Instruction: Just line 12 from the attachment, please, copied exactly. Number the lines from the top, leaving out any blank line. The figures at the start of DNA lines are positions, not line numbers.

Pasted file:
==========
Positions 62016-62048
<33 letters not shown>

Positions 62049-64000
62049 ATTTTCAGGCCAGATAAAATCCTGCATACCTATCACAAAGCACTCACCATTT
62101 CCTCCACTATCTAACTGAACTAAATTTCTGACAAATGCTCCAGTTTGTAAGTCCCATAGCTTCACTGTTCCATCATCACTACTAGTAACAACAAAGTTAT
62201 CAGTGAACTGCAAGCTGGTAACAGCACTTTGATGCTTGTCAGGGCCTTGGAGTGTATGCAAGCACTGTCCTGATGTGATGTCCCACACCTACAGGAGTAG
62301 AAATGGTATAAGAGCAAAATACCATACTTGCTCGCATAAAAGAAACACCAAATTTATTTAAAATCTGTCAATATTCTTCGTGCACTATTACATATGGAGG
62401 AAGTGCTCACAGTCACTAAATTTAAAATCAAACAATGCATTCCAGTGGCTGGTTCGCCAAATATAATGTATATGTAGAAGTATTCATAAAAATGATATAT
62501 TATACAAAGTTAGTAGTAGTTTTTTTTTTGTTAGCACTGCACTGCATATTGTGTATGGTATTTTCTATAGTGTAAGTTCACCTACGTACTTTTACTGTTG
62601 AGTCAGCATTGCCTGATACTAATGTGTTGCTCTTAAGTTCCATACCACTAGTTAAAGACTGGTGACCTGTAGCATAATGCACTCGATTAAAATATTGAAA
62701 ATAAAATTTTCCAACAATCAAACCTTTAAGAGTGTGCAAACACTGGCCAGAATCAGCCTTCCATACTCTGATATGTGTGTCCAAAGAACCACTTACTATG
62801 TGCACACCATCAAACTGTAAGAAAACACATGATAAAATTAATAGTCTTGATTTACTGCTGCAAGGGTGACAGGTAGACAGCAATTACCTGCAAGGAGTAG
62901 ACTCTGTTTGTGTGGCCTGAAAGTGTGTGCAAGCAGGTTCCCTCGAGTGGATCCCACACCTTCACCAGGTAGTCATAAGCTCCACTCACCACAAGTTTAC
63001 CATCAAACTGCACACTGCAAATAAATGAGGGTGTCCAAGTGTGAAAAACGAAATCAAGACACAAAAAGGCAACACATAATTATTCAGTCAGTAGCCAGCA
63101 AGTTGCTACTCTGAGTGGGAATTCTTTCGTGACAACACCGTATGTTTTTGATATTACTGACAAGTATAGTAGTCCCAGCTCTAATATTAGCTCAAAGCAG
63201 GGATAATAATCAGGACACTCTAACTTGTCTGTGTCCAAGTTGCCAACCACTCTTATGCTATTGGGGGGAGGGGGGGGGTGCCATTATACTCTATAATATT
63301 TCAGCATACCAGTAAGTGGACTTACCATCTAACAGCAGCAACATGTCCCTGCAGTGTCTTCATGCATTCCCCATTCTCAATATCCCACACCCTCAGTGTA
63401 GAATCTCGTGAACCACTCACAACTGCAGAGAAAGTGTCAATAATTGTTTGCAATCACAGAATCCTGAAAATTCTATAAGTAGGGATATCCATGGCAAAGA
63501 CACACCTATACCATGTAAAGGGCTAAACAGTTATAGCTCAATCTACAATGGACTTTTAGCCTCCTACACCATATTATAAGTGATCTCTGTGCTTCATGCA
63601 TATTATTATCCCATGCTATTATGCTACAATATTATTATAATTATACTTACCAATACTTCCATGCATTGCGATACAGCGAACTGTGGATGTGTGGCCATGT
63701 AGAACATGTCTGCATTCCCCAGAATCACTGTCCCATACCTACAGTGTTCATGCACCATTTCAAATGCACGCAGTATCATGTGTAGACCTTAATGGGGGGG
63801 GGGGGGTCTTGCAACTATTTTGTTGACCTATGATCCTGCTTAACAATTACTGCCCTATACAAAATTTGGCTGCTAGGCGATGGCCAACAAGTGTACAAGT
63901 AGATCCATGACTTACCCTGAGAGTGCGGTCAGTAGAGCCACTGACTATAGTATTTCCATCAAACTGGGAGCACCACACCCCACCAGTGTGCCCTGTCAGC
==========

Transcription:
62801 TGCACACCATCAAACTGTAAGAAAACACATGATAAAATTAATAGTCTTGATTTACTGCTGCAAGGGTGACAGGTAGACAGCAATTACCTGCAAGGAGTAG